Never Let Me Go

      Kazuo Ishiguro
Never Let Me Go

From the Booker Prize-winning author of The Remains of the Day comes a devastating new novel of innocence, knowledge, and loss. As children Kathy, Ruth, and Tommy were students at Hailsham, an exclusive boarding school secluded in the English countryside. It was a place of mercurial cliques and mysterious rules where teachers were constantly reminding their charges of how special they were.

Now, years later, Kathy is a young woman. Ruth and Tommy have reentered her life. And for the first time she is beginning to look back at their shared past and understand just what it is that makes them special–and how that gift will shape the rest of their time together. Suspenseful, moving, beautifully atmospheric, Never Let Me Go is another classic by the author of The Remains of the Day.

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    The Remains of the Day

      Kazuo Ishiguro
The Remains of the Day

The Remains of the Day is a profoundly compelling portrait of the perfect English butler and of his fading, insular world postwar England. At the end of his three decades of service at Darlington Hall, Stevens embarks on a country drive, during which he looks back over his career to reassure himself that he has served humanity by serving “a great gentleman.” But lurking in his memory are doubts about the true nature of Lord Darlington’s “greatness” and graver doubts about his own faith in the man he served. 

A tragic, spiritual portrait of a perfect English butler and his reaction to his fading insular world in post-war England. A wonderful, wonderful book.

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    The Unconsoled

      Kazuo Ishiguro
The Unconsoled

From the universally acclaimed author of The Remains of the Day comes a mesmerizing novel of completely unexpected mood and matter—a seamless, fictional universe, both wholly unrecognizable and familiar. When the public, day-to-day reality of a renowned pianist takes on a life of its own, he finds himself traversing landscapes that are by turns eerie, comical, and strangely malleable.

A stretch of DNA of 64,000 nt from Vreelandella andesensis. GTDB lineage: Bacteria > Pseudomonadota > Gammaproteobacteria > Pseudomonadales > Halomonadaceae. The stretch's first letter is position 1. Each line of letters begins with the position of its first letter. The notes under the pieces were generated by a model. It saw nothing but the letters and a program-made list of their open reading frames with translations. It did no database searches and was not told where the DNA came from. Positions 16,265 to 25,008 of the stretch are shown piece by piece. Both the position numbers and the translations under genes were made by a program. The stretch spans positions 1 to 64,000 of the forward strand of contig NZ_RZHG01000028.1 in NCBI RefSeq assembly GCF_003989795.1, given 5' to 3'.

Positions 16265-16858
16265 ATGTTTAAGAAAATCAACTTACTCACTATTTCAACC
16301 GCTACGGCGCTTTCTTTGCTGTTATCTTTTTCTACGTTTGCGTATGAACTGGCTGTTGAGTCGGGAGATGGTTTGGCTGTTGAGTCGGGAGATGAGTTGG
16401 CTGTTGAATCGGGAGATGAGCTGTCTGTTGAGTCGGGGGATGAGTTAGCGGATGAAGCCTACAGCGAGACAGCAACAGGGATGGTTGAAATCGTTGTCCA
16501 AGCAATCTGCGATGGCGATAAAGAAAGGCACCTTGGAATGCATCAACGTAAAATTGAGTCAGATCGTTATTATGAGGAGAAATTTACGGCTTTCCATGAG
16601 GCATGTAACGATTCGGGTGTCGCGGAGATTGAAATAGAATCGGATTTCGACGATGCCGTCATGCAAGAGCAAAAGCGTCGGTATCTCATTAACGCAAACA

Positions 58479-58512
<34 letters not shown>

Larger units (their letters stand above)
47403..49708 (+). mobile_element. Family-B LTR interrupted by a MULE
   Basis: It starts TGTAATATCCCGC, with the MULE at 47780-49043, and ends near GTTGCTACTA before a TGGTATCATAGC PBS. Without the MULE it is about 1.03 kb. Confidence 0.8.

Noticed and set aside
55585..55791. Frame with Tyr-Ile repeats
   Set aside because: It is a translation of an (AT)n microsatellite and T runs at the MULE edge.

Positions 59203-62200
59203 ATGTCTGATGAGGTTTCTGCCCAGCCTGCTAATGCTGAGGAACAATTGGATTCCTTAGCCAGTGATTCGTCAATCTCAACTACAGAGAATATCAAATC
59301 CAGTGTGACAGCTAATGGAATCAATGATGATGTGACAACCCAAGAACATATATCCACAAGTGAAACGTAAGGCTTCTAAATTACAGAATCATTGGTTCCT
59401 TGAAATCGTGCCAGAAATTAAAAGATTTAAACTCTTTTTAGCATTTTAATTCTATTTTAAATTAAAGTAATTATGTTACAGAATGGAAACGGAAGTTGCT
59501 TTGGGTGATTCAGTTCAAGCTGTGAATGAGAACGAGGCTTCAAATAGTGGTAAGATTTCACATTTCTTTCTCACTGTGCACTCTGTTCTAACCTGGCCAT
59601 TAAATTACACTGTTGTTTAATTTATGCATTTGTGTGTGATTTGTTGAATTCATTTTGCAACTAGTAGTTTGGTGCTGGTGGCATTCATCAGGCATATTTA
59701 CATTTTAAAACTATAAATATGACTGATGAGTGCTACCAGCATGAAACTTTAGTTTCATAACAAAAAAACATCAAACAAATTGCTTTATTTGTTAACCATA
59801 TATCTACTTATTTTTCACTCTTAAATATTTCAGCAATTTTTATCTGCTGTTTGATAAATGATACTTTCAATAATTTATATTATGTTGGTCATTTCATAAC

From the Hardcover edition.

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    My Twentieth Century Evening and Other Small Breakthroughs: The Nobel Lecture

      Kazuo Ishiguro
My Twentieth Century Evening and Other Small Breakthroughs: The Nobel Lecture

Delivered in Stockholm on 7 December 2017, My Twentieth Century Evening and Other Small Breakthroughs is the lecture of the Nobel Laureate in Literature, Kazuo Ishiguro. A generous and hugely insightful biographical sketch, it explores his relationship with Japan, reflections on his own novels and an insight into some of his inspirations, from the worlds of writing, music and film. Ending with a rallying call for the ongoing importance of literature in the world, it is a characteristically thoughtful and moving piece.

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    The Buried Giant

      Kazuo Ishiguro
The Buried Giant

From the author of Never Let Me Go and the Booker Prize-winning *The Remains of the Day*

The Romans have long since departed and Britain is steadily declining into ruin. But, at least, the wars that once ravaged the country have ceased. Axl and Beatrice, a couple of elderly Britons, decide that now is the time, finally, for them to set off across this troubled land of mist and rain to find the son they have not seen for years, the son they can scarcely remember. They know they will face many hazards—some strange and otherworldly—but they cannot foresee how their journey will reveal to them the dark and forgotten corners of their love for each other. Nor can they foresee that they will be joined on their journey by a Saxon warrior, his orphan charge, and a knight—each of them, like Axl and Beatrice, lost in some way to his own past, but drawn inexorably toward the comfort, and the burden, of the fullness of a life’s memories.

Sometimes savage, sometimes mysterious, always intensely moving, Kazuo Ishiguro’s first novel in a decade tells a luminous story about the act of forgetting and the power of memory, a resonant tale of love, vengeance, and war.

From the Hardcover edition.

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    Nocturnes: Five Stories of Music and Nightfall

      Kazuo Ishiguro
Nocturnes: Five Stories of Music and Nightfall

One of the most celebrated writers of our time gives us his first cycle of short fiction: five brilliantly etched, interconnected stories in which music is a vivid and essential character.

A once-popular singer, desperate to make a comeback, turning from the one certainty in his life . . . A man whose unerring taste in music is the only thing his closest friends value in him . . . A struggling singer-songwriter unwittingly involved in the failing marriage of a couple he’s only just met . . . A gifted, underappreciated jazz musician who lets himself believe that plastic surgery will help his career . . . A young cellist whose tutor promises to “unwrap” his talent . . .